position we felt we needed to get some production out of and was at a price that fit for us," said Littlefield.
The second major on-field addition for the Pirates was the free agent signing of outfielder Matt Stairs. Stairs hit 38 home
runs with the Oakland A's in 1999 but has seen his production drop considerably in the three seasons since. He hit just .244
with 16 home runs and 44 RBIs in 107 games with Milwaukee last season.
Stairs spent the offseason shedding excess pounds and appears primed to make a majority of starts against right-handed
pitching this season. He believes the increased playing time will result in better numbers.
"The last couple of years, I think my name has dropped off a little bit," said Stairs. "I just have to get more playing time.
I think they are going to see when I come that I have a lot of energy, I'll have fun and whatever it takes to win a ballgame,
I will try to do.
"Hopefully, I can play right field there and get some at-bats and help the team improve in the standings and get up there to
where we can play with St. Louis and Houston."
While the additions of Perry, Simon and Stairs should help to breath life into the offense, it's the health of third baseman
Aramis Ramirez that could be the key to their season.
After hitting .300 with 34 home runs and 112 RBIs in 2001, Ramirez came out of the gates swinging a hot bat last April while
leading the Bucs to a surprising 9-5 start. That all changed when he charged the mound in Milwaukee on April 17th after being
hit by a Ben Sheets pitch. Ramirez injured his ankle in the scrum that followed and was never the same. He finished the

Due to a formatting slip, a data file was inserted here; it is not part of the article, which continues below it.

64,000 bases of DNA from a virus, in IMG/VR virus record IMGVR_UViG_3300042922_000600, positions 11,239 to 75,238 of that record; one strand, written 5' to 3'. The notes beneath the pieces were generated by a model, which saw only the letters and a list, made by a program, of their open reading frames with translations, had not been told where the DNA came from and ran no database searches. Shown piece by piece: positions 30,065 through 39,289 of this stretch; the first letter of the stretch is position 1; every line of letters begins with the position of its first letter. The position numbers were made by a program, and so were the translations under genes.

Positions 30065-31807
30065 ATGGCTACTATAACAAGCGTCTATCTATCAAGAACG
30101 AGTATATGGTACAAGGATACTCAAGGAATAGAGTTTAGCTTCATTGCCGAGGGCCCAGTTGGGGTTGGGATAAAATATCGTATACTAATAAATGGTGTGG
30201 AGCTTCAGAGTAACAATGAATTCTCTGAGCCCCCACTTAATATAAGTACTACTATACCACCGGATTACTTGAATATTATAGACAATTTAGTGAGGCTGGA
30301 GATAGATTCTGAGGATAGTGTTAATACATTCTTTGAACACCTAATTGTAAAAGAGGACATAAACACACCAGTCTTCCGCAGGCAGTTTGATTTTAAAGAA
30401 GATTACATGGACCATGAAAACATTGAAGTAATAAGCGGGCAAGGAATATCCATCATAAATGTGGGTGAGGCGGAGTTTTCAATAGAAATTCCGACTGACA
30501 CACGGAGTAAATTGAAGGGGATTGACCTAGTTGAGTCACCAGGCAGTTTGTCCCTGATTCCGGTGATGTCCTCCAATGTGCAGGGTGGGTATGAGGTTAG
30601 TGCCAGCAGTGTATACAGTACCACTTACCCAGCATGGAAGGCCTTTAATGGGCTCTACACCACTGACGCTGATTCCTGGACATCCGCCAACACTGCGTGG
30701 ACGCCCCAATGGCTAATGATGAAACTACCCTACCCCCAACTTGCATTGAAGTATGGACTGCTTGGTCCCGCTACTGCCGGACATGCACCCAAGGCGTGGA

season with a disappointing .234 average and just 18 home runs and 71 RBIs. Without a healthy Ramirez in the lineup,
outfielder Brian Giles had no protection and teams simply pitched around him.
Determined to make up for the lost season, Ramirez followed an offseason conditioning program prescribed to him by the club
and eliminated fried foods from his diets. As a result, the 25-year-old is in the best shape of his big league career.
Manager Lloyd McClendon saw the fruits of Ramirez's labor at the team's voluntary mini-camp in January. It's safe to say
McClendon was very pleased to see Ramirez looking so fit.
"The young man has shown his commitment to making amends for what happened last year not only from a physical standpoint but
from a mental standpoint," said McClendon. "It really shows his maturity and hopefully it will lead to good things on the
field for us."
The Pirates used offseason additions to make great strides towards improving their pitching staff and defense last spring. If
they hope to snap their 10-year run of losing seasons, the offense will need to make the same type of progress in Bradenton
over the course of the next six weeks.
Ed Eagle is a reporter for MLB.com and can be reached at firstname.lastname@example.org. This story was not
subject to the approval of Major League Baseball or its clubs.